Alcohol and Health
If alcohol was discovered today, it is very likely that it would be classified as a Class A drug. In 2011/12 in the United Kingdom, there were 200,900 admissions to hospital where the primary diagnosis was attributable to the consumption of alcohol and 1,220,300 admissions where an alcohol-related disease, injury or condition was the primary reason for hospital admission or a secondary diagnosis.
It is well-known that alcohol is a factor in a large number of crimes every year, many of these violent crimes including murder and rape.
It costs British business in terms of days lost from work and the total bill to the UK of all alcohol issues is estimated at £6billion a year.
As an individual the risk of excessive alcohol consumption is to your brain, liver, pancreas, stomach, bowels, bladder and heart. Apart from these physical risks, many people who drink large amounts find themselves having relationship difficulties, financial issues, problems at work and, sometimes, problems with the law.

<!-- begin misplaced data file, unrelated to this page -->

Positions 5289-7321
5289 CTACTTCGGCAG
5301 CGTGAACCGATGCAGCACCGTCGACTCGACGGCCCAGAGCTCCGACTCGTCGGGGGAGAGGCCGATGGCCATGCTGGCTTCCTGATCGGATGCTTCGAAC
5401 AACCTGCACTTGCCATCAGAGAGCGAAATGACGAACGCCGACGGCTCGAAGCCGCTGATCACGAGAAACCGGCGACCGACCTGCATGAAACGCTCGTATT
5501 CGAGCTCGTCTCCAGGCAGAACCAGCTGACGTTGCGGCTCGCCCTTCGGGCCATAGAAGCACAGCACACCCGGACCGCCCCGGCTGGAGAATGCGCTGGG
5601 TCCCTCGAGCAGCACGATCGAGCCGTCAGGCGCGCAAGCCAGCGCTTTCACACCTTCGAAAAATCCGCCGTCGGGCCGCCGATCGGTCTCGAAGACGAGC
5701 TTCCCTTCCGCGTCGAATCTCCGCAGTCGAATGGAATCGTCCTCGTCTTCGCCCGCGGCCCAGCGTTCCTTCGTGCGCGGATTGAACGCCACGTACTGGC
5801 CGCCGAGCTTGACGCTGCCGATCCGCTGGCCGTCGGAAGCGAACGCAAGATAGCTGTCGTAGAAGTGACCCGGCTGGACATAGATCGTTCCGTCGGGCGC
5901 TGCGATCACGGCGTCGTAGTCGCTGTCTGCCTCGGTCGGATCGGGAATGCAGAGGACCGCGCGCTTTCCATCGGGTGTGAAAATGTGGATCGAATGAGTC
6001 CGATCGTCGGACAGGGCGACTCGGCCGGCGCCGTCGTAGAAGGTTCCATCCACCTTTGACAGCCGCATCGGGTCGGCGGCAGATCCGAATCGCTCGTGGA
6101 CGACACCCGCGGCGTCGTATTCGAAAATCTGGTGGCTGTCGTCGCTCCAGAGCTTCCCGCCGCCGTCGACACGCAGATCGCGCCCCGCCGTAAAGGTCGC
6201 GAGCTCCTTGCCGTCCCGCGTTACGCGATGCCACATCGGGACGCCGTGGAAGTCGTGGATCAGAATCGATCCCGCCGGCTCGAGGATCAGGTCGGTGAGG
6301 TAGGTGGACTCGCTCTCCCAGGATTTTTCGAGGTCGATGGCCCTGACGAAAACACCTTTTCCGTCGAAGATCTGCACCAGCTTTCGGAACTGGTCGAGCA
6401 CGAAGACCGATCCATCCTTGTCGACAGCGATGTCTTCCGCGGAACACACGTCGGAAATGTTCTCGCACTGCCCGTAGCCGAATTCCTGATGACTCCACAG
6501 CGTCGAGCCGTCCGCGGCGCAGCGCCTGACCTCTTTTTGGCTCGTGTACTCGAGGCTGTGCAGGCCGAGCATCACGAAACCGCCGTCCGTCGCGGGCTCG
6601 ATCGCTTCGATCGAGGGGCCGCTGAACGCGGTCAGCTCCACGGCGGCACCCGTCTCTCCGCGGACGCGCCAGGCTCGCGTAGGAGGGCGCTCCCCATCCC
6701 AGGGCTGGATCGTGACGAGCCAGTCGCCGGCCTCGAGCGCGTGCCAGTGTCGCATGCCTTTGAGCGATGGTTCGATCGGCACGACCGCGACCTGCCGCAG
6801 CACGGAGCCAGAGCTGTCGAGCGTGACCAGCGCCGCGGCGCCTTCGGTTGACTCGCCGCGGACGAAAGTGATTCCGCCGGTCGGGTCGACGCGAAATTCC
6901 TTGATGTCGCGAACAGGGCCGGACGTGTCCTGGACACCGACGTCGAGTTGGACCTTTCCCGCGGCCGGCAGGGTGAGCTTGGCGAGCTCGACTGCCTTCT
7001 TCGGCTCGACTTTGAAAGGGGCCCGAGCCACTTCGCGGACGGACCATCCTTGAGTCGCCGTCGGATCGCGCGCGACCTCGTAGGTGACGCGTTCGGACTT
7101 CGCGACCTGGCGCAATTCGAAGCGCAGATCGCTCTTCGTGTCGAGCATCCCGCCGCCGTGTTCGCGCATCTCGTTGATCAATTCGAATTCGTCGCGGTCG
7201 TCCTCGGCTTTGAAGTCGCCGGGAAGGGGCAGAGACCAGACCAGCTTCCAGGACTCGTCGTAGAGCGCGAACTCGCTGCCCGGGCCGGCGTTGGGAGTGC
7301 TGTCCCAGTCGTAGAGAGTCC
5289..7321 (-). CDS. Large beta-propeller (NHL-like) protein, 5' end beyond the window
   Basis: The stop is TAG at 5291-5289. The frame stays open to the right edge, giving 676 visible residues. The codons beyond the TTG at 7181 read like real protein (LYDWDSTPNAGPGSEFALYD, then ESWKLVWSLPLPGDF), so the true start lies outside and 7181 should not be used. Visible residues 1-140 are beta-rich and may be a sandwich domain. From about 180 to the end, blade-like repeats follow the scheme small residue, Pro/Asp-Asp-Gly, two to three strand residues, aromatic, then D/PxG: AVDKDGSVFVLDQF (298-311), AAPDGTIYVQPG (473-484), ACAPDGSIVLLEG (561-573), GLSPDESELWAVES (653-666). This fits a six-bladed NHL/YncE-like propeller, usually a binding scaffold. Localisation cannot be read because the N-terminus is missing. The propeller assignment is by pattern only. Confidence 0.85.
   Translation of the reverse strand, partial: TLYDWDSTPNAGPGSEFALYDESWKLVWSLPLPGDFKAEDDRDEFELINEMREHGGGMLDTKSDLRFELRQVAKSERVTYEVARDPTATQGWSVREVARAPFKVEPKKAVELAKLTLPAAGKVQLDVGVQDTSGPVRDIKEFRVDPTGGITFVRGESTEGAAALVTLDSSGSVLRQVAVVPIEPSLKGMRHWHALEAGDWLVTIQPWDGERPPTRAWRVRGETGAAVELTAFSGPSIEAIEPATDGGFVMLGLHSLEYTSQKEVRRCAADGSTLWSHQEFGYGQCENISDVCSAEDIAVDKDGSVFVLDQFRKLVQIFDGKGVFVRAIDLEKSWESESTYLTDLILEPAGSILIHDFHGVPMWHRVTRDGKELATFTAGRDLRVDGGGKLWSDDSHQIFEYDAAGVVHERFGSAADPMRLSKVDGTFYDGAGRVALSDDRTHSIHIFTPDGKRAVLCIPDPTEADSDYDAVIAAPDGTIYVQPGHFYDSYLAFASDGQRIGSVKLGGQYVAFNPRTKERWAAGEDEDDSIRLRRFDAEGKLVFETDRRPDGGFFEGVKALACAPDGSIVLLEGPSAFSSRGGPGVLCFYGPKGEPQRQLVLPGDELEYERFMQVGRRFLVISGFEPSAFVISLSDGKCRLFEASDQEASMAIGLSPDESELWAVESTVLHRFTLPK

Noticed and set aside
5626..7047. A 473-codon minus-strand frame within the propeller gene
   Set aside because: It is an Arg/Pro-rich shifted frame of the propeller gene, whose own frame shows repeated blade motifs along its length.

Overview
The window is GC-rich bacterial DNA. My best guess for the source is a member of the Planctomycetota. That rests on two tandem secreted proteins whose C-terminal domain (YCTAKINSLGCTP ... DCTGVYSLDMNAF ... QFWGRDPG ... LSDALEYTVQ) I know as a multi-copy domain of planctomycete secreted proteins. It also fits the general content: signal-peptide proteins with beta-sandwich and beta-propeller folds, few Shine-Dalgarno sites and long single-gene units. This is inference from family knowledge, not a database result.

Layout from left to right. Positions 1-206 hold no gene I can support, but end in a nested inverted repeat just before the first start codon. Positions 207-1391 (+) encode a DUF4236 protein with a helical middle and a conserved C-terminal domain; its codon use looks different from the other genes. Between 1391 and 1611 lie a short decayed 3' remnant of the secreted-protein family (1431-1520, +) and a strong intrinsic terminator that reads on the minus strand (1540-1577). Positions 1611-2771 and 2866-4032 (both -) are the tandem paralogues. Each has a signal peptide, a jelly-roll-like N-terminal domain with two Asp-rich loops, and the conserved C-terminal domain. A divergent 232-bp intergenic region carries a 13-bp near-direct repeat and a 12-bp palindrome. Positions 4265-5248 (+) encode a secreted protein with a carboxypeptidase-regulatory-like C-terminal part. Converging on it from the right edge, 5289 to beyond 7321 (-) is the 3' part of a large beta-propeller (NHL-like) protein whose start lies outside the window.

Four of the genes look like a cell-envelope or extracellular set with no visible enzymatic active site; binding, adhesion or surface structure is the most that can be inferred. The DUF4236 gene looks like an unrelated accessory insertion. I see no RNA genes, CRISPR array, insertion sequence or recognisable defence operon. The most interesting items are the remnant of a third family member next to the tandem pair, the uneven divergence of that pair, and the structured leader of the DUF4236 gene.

Alcohol is one of the most addictive substances on the planet and, if you do get into difficulty with it, overcoming the problem is as hard as overcoming any addiction and harder than many. Coming off alcohol is also dangerous and you can die from withdrawal symptoms if you attempt to stop without medical assistance. This level of danger is not the same for most other drugs including heroin.
For this reason, no person should ever attempt to stop drinking if they find that they start to experience physical withdrawal symptoms when they try. They must seek medical help.